During the Christmas holiday I find myself reflecting on the birth and teachings of Jesus and what it means to be Christian. I don’t usually wear my religion on my sleeve or discuss it publicly, as I consider it a private and personal relationship.
But on this one occasion, please allow me to share my personal thoughts.
Through my upbringing in the Catholic Church and several years in Catholic school, I gained a pretty good understanding of the path Jesus wants us to take and the way he instructed us, through his disciples, to treat others.
Recently I joined the Methodist Church so I could worship with my husband.
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The atmosphere in the church is so inviting. The pastor adapts the Gospel readings to be meaningful and instructive to our lives in the here and now and guides us on how to live our lives in a manner consistent with Jesus’ teachings.
For the past two decades, a good portion of my life has been spent in the political arena, first in the state Legislature and now as a political columnist and commentator.
To do this, I watch a lot of news, read many papers and am active on social media.
In short, I’m immersed in it, and it’s starting to take a toll.
Never have I seen the degree of anger, hatred, bigotry and intolerance so freely spewed and cheered.
It’s becoming difficult to watch what is going on at the national level and understand how it fits in with Christian values. Through the Bible, we learn that Jesus taught us love, tolerance and forgiveness and instructed us not to judge others.
In Galatians 5:13-15 we were warned: “You, my brothers and sisters, were called to be free. But do not use your freedom to indulge the sinful state; rather serve one another humbly in love. For the entire law is fulfilled in keeping this one command: ‘Love your neighbor as yourself.’ If you bite and devour each other, watch out or you will be destroyed by each other.”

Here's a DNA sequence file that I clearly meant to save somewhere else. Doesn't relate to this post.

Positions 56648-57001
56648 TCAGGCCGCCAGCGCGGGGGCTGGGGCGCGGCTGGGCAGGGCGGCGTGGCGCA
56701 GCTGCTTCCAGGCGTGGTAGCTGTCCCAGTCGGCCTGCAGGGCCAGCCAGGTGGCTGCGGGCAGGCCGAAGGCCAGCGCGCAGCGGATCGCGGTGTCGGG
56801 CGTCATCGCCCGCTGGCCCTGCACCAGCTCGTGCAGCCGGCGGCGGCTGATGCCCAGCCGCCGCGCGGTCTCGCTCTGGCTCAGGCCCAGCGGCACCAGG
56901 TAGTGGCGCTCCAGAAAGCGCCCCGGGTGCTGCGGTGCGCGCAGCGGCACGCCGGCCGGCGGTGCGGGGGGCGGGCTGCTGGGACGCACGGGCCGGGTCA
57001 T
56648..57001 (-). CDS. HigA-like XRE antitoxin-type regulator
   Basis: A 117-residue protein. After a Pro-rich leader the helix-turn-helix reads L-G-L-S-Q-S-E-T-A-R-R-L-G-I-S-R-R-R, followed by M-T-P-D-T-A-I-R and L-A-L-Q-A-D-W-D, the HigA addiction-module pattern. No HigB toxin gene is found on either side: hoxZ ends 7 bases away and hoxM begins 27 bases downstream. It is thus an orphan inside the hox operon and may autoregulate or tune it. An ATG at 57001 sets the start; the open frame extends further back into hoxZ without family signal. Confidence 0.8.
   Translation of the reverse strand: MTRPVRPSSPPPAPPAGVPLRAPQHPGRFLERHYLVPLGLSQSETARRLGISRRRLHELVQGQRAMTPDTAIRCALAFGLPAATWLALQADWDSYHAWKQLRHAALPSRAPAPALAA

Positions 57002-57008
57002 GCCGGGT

What we witness in the current political climate is an absence of love and a strong current of hatred and anger. Why is that? Have we forgotten our church’s teachings?
That message is reinforced numerous times throughout the Bible. In Mark 12:31: “Love your neighbor as yourself. There is no greater commandment than these.”
Why do candidates who profess to be good Christians place winning an election above following their Christian principles?
What message does that send?
Doesn’t it give license to others to act on their worst instincts?
True leaders should strive to unite people, not stoke their fears and prejudices.
The Bible speaks to this as well in Luke 6:36-38: “Do not judge, and you will not be judged. Do not condemn, and you will not be condemned. Forgive, and you will be forgiven. Give, and it will be given to you.”
Why, then, are we as Christians ignoring these teachings, particularly at Christmas time? Christmas should be a time of real joy and gladness. “Joy to the world, the Lord is come!”
As a religious holiday — or holy day — we are touched by the miraculous birth of the Christ child, a reminder that God sent us the most precious gift, his son, our savior Jesus Christ, to save us from our sins.
What greater gift can we give on Christmas than to recommit ourselves to the basic tenets of the Christian faith: to love one another, to forgive others as God has forgiven us and to refrain from judging others lest we be judged?
To all my Christian friends, I wish you a Merry Christmas and many blessings in the New Year. To those practicing another religion or no religion, I wish you happy holidays and a healthy and prosperous New Year.
And my wish for our country is that in the new year we treat each other with respect and tolerance, that we can disagree without being disagreeable, that we find a way to get rid of the anger and hatred and that we work together for the betterment of our country.
Paula Dockery is a syndicated columnist who served in the Florida Legislature for 16 years as a Republican from Lakeland.